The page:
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Truck Manufacturers are looking at "Platooning" as the first step rather than jumping to full Autonomous

Roger Nielsen, president and chief executive officer of Daimler’s North American Truck business division also noted that the company has been testing advanced platooning systems on public roads in both Oregon (near Portland, where the company’s North American headquarters is located) and in Nevada, which was an early adopter of autonomous vehicle regulations in 2014. The tests are based largely on the Detroit Assurance suite of active vehicle safety systems, Nielsen said, which enable coordinated vehicle movement at close following distances in platooning applications to take advantage of increased fuel efficiency brought enabled by shared aerodynamic efficiencies.

Nielsen noted that Daimler engineers have been testing platooning systems on test tracks and select U.S. highways, demonstrating how the new technology can improve fuel efficiency, driver productivity, convenience, and safety.

The first step of platooning is called “pairing,” where two trucks travel in tandem at distances closer than what is possible under manual operation. A team of engineers is testing the system in trucks under controlled circumstances in both Oregon and Nevada highways, driving in cooperation with officials in those states.

In addition to road testing, Nielsen revealed that DTNA is conducting coordinated braking tests on a closed track at the company’s High Desert Proving Grounds in Madras, Ore. in preparation for a fleet trial early next year.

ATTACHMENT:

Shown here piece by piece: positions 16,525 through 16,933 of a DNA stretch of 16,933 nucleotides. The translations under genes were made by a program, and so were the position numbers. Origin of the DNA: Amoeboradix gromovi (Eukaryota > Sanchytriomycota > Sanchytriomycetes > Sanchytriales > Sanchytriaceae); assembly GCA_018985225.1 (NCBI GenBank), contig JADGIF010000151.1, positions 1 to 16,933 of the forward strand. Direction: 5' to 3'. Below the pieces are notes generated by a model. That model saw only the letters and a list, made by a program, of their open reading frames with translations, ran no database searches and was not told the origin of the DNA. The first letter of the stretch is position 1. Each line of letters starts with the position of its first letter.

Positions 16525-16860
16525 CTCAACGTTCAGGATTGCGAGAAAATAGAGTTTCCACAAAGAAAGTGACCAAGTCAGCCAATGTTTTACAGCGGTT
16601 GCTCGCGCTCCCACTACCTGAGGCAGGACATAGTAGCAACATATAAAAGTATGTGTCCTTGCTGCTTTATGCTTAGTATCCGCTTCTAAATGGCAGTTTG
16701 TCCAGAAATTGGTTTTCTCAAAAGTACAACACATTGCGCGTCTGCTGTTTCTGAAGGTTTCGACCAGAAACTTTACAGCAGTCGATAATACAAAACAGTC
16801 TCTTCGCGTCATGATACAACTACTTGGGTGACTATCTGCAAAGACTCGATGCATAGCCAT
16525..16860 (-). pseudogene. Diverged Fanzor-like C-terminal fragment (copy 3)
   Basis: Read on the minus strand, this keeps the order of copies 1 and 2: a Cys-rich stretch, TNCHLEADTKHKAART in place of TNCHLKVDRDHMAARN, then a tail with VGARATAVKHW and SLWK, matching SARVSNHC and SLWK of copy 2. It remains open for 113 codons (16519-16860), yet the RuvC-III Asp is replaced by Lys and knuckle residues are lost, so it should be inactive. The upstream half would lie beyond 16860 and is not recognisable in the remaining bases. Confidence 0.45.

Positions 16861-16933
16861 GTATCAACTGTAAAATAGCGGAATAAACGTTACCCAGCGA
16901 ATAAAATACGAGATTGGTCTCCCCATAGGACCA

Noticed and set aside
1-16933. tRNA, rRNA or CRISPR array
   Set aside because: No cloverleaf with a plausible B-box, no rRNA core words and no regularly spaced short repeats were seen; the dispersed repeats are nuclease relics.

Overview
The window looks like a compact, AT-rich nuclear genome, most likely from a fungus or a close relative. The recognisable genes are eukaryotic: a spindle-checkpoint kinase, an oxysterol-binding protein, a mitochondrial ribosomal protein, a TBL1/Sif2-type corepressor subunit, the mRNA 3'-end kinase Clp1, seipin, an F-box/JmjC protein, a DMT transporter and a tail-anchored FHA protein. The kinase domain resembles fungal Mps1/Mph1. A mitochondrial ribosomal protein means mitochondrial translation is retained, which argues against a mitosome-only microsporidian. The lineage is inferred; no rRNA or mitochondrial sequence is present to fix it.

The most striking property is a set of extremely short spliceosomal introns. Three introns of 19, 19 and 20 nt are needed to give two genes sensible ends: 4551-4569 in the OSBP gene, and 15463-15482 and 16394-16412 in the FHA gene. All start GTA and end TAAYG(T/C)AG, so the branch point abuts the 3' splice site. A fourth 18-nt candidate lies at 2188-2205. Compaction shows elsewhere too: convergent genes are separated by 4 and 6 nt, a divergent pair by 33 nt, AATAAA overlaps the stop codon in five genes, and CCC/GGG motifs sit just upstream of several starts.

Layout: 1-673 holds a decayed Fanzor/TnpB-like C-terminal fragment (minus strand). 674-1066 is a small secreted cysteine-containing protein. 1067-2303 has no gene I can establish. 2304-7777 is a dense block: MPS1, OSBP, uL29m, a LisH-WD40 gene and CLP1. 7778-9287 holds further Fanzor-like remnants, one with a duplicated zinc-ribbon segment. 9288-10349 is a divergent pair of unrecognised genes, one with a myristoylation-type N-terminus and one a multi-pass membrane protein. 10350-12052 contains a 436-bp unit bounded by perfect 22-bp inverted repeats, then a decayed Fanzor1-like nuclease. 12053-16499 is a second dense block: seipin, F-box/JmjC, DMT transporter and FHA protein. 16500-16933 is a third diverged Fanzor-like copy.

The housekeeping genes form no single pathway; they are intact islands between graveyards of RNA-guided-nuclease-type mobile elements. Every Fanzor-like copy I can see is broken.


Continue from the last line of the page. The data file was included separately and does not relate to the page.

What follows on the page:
http://www.truckinginfo.com/news/story/2017/09/daimler-announces-public-highway-platooning-tests.aspx
 

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http://www.truckinginfo.com/channel/drivers/news/story/2017/09/federal-highway-adminstration-begins-three-truck-platoon-testing-on-virginia-interstate.aspx?ref=rel-recommended

The Federal Highway Administration is overseeing a series of runs testing three-truck platoons on a stretch of I-66 near Centreville, Virginia.

The agency oversaw a successful series of two-truck platoons in Texas last summer.

Both tests are part of a four-year research project to test the effectiveness of state-of-the-art driving and communications technologies.

Truck platooning uses vehicle-to-vehicle communications technology to allow trucks to follow each other more closely – at about one second apart – and travel in a more coordinated fashion. According to a report from the North American Council for Freight Efficiency last year, trucks traveling in a platoon convoy can take advantage of increased aerodynamic efficiencies and see fuel economy increases of from 4% to 7% depending on operational conditions.

FHWA said the Virginia tests taking place now are using partially automated trucks that handle acceleration, deceleration and braking, with professional drivers behind the wheel actively steering the trucks and able to step in if necessary. It emphasized that the advanced technology that makes platooning possible is meant to supplement, not replace, the nation’s commercial motor vehicle operators.
 
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